These Are the Vaccines That Medicare Covers

What vaccines do you need and are they covered?

People tend to think of children when they think about vaccination. There is no question that certain vaccines are recommended for babies, toddlers, adolescents, and teens, such as those that protect against measles, mumps, and rubella.

However, there are also vaccines that are crucial for older adults, including those that prevent shingles as well as booster shots to ensure ongoing protection against diseases like tetanus.

Medicare recognizes this and covers many vaccines during adulthood. Not all vaccines are covered in part or in whole by Medicare, but those recommended by the Advisory Council on Immunization Practices (ACIP) are more likely to be.


COVID-19 Vaccines

COVID-19 vaccine

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In March 2020, the World Health Organization declared the COVID-19 outbreak a pandemic. In response, governmental, pharmaceutical, and biotechnology organizations took action worldwide in search of a vaccine.

By February 2021, three were granted emergency use authorization (EUA) by the Food and Drug Administration (FDA):

When the Coronavirus Aid, Relief, and Economic Security (CARES) Act was passed in March 2020, it directed that vaccines for COVID-19 would be covered for all Medicare beneficiaries. Not only that, there would be no cost-sharing for the vaccine itself or for the administration of the shot.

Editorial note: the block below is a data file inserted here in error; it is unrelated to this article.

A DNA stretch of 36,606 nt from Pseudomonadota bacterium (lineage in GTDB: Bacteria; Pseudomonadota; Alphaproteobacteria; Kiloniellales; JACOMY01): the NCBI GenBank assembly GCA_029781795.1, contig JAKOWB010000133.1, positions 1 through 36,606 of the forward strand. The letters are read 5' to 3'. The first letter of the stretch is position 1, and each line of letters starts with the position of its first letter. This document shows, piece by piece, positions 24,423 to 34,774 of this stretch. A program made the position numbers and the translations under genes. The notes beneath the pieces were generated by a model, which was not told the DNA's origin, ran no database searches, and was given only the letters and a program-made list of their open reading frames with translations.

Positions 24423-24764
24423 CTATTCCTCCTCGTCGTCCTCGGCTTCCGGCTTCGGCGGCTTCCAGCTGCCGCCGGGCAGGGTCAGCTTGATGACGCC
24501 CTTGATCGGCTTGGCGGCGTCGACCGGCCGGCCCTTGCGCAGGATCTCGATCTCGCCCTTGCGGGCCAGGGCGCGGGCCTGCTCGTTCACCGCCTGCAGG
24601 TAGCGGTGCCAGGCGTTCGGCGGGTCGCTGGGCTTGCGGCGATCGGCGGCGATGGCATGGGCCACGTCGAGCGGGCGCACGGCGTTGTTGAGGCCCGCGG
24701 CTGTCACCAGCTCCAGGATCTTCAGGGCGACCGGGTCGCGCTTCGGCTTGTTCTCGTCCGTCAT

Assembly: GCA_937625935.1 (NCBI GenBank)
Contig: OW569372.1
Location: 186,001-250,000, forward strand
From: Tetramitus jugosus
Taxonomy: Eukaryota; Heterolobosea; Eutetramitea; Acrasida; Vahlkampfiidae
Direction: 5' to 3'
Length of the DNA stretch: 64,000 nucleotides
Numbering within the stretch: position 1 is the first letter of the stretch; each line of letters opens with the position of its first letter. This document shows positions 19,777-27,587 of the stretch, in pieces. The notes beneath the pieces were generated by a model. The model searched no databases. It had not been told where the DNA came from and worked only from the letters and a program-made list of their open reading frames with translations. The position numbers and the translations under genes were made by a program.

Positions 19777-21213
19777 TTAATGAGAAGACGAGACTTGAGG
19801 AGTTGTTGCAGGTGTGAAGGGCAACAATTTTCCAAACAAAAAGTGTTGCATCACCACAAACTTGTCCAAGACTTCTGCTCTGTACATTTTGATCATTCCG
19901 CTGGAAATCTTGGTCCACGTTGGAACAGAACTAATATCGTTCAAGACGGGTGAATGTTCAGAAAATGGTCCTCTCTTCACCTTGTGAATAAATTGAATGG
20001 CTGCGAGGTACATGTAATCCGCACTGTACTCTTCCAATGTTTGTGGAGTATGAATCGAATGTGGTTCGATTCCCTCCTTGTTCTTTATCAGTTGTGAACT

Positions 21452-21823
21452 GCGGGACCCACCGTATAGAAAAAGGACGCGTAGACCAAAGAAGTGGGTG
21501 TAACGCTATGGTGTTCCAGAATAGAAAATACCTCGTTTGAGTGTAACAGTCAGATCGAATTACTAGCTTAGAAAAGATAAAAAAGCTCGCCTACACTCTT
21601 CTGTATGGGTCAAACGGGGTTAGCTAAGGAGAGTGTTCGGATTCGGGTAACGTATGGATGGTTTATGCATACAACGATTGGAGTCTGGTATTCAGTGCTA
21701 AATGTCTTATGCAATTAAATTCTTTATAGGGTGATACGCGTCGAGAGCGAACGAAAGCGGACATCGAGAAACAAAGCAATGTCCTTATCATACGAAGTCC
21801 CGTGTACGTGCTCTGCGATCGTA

This was a break from tradition, in that most vaccines are covered only when they are formally granted FDA approval rather than EUA. Of note, the FDA gave full approval for the Pfizer-BioNtech and Moderna vaccines for people 6 months and older by June 2022.

Booster doses have since been approved for people aged 65 and older, people 18-64 at high risk of severe COVID-19, and people 18-64 who live or work in situations where they are at increased risk of severe COVID-19. In July 2022, The FDA approved booster doses of the Pfizer-BioNtech vaccine for people 5 years and older. The FDA has allowed a "mix and match" approach. This means that after completing vaccination with one type of COVID-19 vaccine, someone can receive a different brand of COVID-19 vaccine as a booster.

Medicare recipients not only receive the COVID-19 vaccine for free, but the cost of the office visit is free of charge as well.


Hepatitis A and Hepatitis B Vaccines

woman with abdominal pain and hepatitis b
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Hepatitis A and hepatitis B are viruses that attack the liver. Hepatitis A is commonly transmitted through contaminated food. Exposure to hepatitis B typically occurs when you come into contact with the blood or bodily fluids of an infected person.

More than 2.2 million Americans are living with chronic hepatitis B infection, while 80,000 are newly affected each year. The CDC also estimates that 24,000 people are newly infected with hepatitis A annually.

Because almost everyone recovers from hepatitis A without treatment, Medicare Part B does not cover hepatitis A vaccination. It also limits coverage of the hepatitis B vaccine to those considered to be at a medium to high risk of infection or disease complications. These include people with:

Healthcare workers who come into frequent contact with blood or bodily fluids are also considered to be at high risk.

Even if you do not fall into these designated risk categories, Medicare Part D and possibly your Medicare Advantage plan may cover hepatitis A or hepatitis B vaccination if they are deemed medically necessary.


Annual Flu Vaccine

Nurse giving older man a vaccine